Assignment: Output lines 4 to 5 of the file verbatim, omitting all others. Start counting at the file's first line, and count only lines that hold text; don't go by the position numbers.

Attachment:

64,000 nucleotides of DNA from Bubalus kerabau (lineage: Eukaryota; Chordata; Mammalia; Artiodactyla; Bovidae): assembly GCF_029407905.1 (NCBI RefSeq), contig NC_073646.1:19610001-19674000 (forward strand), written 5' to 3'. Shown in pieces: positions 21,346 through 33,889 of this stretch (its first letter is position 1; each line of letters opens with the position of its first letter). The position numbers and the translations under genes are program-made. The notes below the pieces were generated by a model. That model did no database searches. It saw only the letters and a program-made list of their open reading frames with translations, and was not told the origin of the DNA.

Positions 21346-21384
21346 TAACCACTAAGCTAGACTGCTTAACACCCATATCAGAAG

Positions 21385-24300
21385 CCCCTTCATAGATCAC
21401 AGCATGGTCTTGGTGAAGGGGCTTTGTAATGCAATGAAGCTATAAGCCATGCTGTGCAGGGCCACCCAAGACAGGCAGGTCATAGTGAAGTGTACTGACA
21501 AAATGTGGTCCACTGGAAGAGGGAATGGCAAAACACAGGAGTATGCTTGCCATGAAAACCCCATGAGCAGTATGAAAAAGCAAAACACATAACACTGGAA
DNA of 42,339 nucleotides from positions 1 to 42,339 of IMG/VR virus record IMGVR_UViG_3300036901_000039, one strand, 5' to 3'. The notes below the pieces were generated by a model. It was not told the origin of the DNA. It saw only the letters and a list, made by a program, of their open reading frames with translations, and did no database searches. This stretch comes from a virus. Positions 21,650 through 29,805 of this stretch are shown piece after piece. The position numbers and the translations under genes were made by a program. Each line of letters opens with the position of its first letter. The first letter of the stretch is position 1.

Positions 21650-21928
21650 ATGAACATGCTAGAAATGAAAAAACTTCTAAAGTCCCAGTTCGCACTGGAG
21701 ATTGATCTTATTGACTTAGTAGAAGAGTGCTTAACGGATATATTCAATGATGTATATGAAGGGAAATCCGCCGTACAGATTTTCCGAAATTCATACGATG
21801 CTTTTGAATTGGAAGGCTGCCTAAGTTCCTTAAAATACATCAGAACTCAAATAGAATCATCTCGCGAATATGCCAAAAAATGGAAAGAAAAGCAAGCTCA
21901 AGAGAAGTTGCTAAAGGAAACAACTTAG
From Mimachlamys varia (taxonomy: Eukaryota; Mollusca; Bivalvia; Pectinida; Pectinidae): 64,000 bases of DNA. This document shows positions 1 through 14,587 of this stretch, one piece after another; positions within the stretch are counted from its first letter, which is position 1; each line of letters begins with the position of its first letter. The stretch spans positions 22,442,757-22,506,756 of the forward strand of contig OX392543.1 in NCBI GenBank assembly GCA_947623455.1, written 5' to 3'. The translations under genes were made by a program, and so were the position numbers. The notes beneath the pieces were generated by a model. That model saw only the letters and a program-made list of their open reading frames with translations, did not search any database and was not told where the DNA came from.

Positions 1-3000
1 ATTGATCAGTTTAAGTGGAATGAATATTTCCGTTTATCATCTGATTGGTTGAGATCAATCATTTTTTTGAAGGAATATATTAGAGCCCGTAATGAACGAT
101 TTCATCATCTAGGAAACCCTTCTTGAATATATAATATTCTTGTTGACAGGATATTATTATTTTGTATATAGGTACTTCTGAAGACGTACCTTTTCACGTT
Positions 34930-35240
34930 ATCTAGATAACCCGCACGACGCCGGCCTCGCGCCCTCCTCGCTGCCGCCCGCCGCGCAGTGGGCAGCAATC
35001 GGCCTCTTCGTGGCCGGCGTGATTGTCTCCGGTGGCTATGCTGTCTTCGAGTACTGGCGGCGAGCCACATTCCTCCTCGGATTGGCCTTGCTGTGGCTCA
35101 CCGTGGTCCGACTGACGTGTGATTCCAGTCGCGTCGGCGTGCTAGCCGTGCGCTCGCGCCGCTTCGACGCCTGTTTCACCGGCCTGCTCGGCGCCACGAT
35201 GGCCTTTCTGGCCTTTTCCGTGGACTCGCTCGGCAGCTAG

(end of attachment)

Positions 21385-24300
21385 CCCCTTCATAGATCAC